As of today, Myriad's Dalvik virtual machine can run any Android application on the Maemo-based Nokia N900, with other platforms to follow soon. The idea is to get manufacturers to preinstall Alien Dalvik, as the company calls its virtual machine, or licence the VM to developers who can bundle it with their applications. It …
Should be fine on iOS App Store
The rules changed a while ago.
You've been allowed to include runtimes and emulators for while now. Apps made with Flash Packager and even C64 and DOS emulators are in the App Store.
The only requirement is you don't run code you download, which this doesn't do.
So how do you install apps without downloading them? Seems pretty clear if you download an Android APK you're downloading Dalvik machine code that needs interpreting or compiling to run and runs straight into Apples ban.
Maybe set up the Dalvik iPhone app so that it can share a directory in iTunes and copy the apps directly in?
I'd love to see it...
Developer Must Package Them
The developer has to package them as indicated in the article:
"It enables an unmodified Android app to be sold as a MeeGo app, complete with installer and native icon"
Going to get this downloaded on my N900 right away. There's very little that I miss from my other Android phone, but the few bits I do will be ported over lickety-split.
Curious minds want to know
A dalvik VM is not enough, by itself, to run Android apps on a "foreign" phone. Rough analogy: Mac OS and Windows both run on Intel chips, but you can't just drop a Windows EXE on a mac and run it. I assume Myriad's dalvik supplies a WINE-like Android API layer of some sort? It seems like the API layer would be the hard part -- harder than a bytecode emulator.
It's Java, dude
Lawsuit Waiting to Happen
This surely violates Oracle patents. Hope they were smart and got a license from Oracle before try to sell this thing.
>Lawsuit Waiting to Happen
Waiting being the operative - it may even become pending in the next 5 or 6 years, by which time Google, or some other OHA partner, will own them anyway.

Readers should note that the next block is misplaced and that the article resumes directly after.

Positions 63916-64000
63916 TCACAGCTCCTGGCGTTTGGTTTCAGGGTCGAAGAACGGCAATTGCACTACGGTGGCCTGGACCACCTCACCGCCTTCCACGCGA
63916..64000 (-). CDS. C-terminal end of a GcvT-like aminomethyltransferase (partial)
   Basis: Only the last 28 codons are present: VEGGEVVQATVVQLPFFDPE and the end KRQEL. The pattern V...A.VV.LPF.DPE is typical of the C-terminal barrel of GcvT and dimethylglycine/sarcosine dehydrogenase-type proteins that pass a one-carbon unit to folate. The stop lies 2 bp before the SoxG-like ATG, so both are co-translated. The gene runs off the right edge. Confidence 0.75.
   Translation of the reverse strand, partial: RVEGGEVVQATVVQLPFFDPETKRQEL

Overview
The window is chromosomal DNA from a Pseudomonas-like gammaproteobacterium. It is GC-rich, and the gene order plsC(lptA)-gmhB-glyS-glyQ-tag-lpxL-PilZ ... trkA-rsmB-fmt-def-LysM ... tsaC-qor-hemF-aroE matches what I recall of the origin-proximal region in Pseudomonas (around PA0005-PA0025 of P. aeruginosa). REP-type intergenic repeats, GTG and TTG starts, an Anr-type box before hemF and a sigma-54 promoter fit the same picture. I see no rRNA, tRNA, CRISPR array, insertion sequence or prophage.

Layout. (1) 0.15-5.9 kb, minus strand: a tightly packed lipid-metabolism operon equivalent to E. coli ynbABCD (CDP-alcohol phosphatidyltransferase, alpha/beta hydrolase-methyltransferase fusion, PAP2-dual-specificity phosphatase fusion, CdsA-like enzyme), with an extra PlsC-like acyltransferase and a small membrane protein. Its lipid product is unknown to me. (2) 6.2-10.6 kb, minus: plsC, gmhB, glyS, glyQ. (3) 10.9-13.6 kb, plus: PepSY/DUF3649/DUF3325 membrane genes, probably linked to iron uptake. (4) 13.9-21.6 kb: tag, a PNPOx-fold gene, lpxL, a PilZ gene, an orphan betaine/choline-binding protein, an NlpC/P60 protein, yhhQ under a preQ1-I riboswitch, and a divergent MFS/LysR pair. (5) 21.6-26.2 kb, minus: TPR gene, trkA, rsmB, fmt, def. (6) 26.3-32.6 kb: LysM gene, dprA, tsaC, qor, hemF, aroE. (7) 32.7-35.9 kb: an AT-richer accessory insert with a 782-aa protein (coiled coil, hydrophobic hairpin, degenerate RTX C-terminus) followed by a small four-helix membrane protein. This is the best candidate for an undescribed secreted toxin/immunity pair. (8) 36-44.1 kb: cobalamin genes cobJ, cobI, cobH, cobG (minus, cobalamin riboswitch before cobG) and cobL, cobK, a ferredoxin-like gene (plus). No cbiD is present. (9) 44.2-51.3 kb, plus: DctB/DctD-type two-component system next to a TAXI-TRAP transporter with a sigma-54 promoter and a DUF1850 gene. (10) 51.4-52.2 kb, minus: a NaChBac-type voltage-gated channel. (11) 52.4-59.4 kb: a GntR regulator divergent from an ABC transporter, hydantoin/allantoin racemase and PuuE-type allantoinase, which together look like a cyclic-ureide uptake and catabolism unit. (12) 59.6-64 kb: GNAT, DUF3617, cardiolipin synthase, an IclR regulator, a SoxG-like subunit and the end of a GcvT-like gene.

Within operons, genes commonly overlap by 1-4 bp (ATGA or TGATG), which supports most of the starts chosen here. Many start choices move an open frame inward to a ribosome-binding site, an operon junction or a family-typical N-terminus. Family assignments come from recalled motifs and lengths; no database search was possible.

No it doesn't
Oracle's patents are null and void in most civilised countries.
Lawsuits already happening
Myriad are a long term Java licensee but have started doing stuff for Android too. It seems their license renewal talks broke down...
Could it be ?
That Nokia's announcement this week, about "joining a competitive ecosystem" will be that they intend to use Dalvik instead of J2ME?
Surely a sensible step for Nokia in addition to their QT strategy for native applications across symbian and Meego? They might want to look at being able to allow developers to, optionally, target their QT apps at Android as well as their own platform.
It could be considered it an extension, or development if you like, of their existing strategy rather than a U turn.
It's what I would do if I was Nokia, perhaps even as part of an embrace, extend, extingish approach to regaining their lost market share.
Could it be
... that Nokia doesn't have notion what to do? And as for running this stuff on an N900, that'll really set the marketplace on fire /NOT/. I could nearly have been convinced the N900 was a marketeer's wet dream had I not seen one, just one, in the wild.
So many questions...
So basically Android has begun assimilating other phones now and will soon have infected them all?
Don't tell me all these people will stick with Nokia when they can see what Android has available?
And this could possibly be a way of Nokia even getting ready to adopt Android rather than redesigning its OS?
What about NDK apps?
That is, the native development kit, that I believe allows you to use C/C++ to write some code that executes directly on the CPU, outside of the Dalvik virtual machine? It's commonly used to port games, since they often have large C/C++ engines at their heart. It has limited API access though, I think to ensure you route most tasks back through the VM, so it's not necessarily a problem.
If this is a problem then I'll bet it remains middleware only; I'm not sure someone trying to explain the distinction between Dalvik and Android to consumers who are just asking why they can't download any of the popular games is a winning market strategy.